Ladbrokes is a major sponsor in horse racing, and also a partner with the Scottish Premiership and the Rugby Football League Challenge Cup, spending a total of £8m a year. Its threat was greeted with anger from campaigners and social media users.
The “crack cocaine” of gambling
Fixed odds betting terminals, dubbed the “crack cocaine of gambling” by shadow culture secretary Tom Watson, give users automated access to casino games such as blackjack and roulette at up to three times the speed of a live game. The machines allow users to bet as much as £300 a minute, with a £100 limit on each bet. Figures from GambleAware show that 233,000 users lost more than £1,000 in a single sitting in 2016. An estimated 43% of users are at risk of becoming problem gamblers.
A 2015 report (pdf, p3) by the Responsible Gambling Trust found the majority of players of these machines tend to come from economically deprived areas, where the concentration of betting shops is often disproportionately high.
Ladbrokes claimed that the proposed reduction in the stake limit would have implications for the treasury as well as jobs across the UK. Campaigners and opponents were quick to respond, with some comparing the firm to payday lenders.
On Twitter, users described the threats as “pathetic” and “ugly”. Welsh Labour MP Carolyn Harris was one of those who questioned the announcement, with one campaigner describing the threats as ‘scare tactics’:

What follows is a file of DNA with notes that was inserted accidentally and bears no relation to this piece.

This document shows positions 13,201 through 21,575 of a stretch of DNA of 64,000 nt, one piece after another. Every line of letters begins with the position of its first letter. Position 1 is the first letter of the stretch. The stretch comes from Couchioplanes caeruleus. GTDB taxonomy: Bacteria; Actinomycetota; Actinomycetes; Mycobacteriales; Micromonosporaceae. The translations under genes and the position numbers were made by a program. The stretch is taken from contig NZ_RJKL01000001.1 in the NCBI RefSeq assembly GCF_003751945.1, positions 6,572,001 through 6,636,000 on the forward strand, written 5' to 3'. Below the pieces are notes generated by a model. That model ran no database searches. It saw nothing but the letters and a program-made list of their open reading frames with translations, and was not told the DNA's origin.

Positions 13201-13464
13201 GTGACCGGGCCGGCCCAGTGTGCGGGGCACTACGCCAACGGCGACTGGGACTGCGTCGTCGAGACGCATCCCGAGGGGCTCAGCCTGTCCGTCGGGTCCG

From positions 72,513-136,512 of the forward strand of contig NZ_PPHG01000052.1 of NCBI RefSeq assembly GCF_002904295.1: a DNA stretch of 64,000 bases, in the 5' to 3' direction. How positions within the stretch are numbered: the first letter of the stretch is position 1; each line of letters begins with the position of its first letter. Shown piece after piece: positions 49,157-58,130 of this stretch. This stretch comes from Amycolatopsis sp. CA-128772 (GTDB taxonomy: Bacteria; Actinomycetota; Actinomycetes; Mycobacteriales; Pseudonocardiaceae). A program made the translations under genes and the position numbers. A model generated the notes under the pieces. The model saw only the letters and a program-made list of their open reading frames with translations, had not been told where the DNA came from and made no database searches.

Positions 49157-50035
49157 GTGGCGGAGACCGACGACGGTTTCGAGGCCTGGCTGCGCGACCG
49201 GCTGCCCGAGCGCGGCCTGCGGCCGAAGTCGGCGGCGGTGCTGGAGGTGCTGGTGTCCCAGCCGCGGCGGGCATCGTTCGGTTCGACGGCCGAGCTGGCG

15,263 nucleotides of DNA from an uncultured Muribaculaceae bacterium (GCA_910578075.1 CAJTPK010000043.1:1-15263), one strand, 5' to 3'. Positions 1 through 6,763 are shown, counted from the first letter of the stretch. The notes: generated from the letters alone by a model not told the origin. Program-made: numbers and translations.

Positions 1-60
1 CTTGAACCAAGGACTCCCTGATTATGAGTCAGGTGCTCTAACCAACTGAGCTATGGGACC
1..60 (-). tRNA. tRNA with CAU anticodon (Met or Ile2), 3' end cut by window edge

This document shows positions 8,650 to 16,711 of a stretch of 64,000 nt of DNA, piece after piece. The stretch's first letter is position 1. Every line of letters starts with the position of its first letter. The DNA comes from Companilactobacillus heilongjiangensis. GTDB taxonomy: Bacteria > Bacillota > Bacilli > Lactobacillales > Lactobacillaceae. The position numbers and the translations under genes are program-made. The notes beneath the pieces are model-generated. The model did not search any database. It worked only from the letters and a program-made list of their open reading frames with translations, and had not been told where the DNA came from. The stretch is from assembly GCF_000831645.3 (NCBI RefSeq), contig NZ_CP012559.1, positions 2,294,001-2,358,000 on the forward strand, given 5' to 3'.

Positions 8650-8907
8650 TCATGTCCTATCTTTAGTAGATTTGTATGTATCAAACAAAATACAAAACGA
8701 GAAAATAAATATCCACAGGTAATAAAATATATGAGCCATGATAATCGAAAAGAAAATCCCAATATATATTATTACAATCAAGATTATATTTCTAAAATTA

This statement by Ladbrokes is yet more scare tactics that they and other firms employ to try and dissuade the 2 pound max fobt spin being adopted..Let's remember they got their trading license as a bookmaker not as casino operators the two areas should never be linked together
— Terrymistertonto (@Terrymisterton2) March 3, 2018
Despite citing job losses, the gambling industry has been concentrating almost solely on internet operations in recent years, gearing adverts towards enticing customers online with free bet offers.
With a decision due in a matter of weeks, Ladbrokes have made strides towards adapting their offline business model. Yesterday it announced plans to turn three former bookmakers shops “into adult gaming centres, also known as arcades”.
Withdrawal of sponsorship
Gambling Watch UK have been calling for betting firms to be restricted from advertising at sporting events for some time. And some people welcomed the proposed withdrawing of sponsorship:
Ladbrokes threads are like the tobacco companies in the 1960s – denying they ruin lives. If they pull out of sports sponsorship it will stop another generation being snared – and others will step in to sponsor #FixedOddsScandal @Ladbrokes https://t.co/4ZiF7WzNKk
— Kevin Pascoe (@KevinPascoe) March 3, 2018
The events that now potentially face loss of sponsorship functioned before the advent of the fixed odds betting terminals. And if the gambling industry’s current business model is so reliant on the exploitation of problem gamblers in economically deprived areas, it is surely time for a rethink.
– Join The Canary, so we can keep holding the powerful to account.
– Read and support other independent media outlets:
Another Angry Voice, Media Diversified, Novara Media, Corporate Watch, Red Pepper, New Internationalist, Common Space, Media Lens, Bella Caledonia, Vox Political, Evolve Politics, Real Media, Reel News, STRIKE! magazine, The Bristol Cable, The Meteor, The Skwawkbox, Salford Star, The Ferret.
Featured image via Kenneth Allen/Wikimedia